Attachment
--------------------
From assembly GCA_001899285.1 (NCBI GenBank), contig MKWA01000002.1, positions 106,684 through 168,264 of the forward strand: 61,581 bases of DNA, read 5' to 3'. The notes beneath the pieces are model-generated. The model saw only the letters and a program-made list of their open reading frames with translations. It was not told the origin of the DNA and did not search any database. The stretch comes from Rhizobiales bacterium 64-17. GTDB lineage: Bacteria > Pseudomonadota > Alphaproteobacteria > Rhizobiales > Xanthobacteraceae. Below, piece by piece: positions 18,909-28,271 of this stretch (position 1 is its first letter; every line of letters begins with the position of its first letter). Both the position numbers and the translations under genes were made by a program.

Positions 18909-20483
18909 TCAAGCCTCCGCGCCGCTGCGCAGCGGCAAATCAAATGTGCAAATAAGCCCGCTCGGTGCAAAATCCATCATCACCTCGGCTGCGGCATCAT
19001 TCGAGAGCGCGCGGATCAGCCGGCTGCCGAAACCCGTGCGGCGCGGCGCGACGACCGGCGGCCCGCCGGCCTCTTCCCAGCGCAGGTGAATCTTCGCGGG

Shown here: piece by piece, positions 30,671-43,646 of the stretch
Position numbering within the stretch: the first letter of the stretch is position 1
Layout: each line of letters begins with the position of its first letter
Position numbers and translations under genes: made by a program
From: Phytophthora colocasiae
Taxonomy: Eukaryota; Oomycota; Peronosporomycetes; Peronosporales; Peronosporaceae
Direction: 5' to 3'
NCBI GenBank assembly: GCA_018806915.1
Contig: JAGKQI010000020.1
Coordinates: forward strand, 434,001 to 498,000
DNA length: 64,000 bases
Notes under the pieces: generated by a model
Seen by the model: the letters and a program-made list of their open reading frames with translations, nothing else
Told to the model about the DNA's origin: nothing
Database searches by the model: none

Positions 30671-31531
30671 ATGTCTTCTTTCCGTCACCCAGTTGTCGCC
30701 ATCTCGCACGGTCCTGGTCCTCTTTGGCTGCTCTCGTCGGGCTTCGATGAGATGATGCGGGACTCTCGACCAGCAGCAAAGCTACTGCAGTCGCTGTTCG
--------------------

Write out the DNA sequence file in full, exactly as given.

From assembly GCA_001899285.1 (NCBI GenBank), contig MKWA01000002.1, positions 106,684 through 168,264 of the forward strand: 61,581 bases of DNA, read 5' to 3'. The notes beneath the pieces are model-generated. The model saw only the letters and a program-made list of their open reading frames with translations. It was not told the origin of the DNA and did not search any database. The stretch comes from Rhizobiales bacterium 64-17. GTDB lineage: Bacteria > Pseudomonadota > Alphaproteobacteria > Rhizobiales > Xanthobacteraceae. Below, piece by piece: positions 18,909-28,271 of this stretch (position 1 is its first letter; every line of letters begins with the position of its first letter). Both the position numbers and the translations under genes were made by a program.

Positions 18909-20483
18909 TCAAGCCTCCGCGCCGCTGCGCAGCGGCAAATCAAATGTGCAAATAAGCCCGCTCGGTGCAAAATCCATCATCACCTCGGCTGCGGCATCAT
19001 TCGAGAGCGCGCGGATCAGCCGGCTGCCGAAACCCGTGCGGCGCGGCGCGACGACCGGCGGCCCGCCGGCCTCTTCCCAGCGCAGGTGAATCTTCGCGGG

Shown here: piece by piece, positions 30,671-43,646 of the stretch
Position numbering within the stretch: the first letter of the stretch is position 1
Layout: each line of letters begins with the position of its first letter
Position numbers and translations under genes: made by a program
From: Phytophthora colocasiae
Taxonomy: Eukaryota; Oomycota; Peronosporomycetes; Peronosporales; Peronosporaceae
Direction: 5' to 3'
NCBI GenBank assembly: GCA_018806915.1
Contig: JAGKQI010000020.1
Coordinates: forward strand, 434,001 to 498,000
DNA length: 64,000 bases
Notes under the pieces: generated by a model
Seen by the model: the letters and a program-made list of their open reading frames with translations, nothing else
Told to the model about the DNA's origin: nothing
Database searches by the model: none

Positions 30671-31531
30671 ATGTCTTCTTTCCGTCACCCAGTTGTCGCC
30701 ATCTCGCACGGTCCTGGTCCTCTTTGGCTGCTCTCGTCGGGCTTCGATGAGATGATGCGGGACTCTCGACCAGCAGCAAAGCTACTGCAGTCGCTGTTCG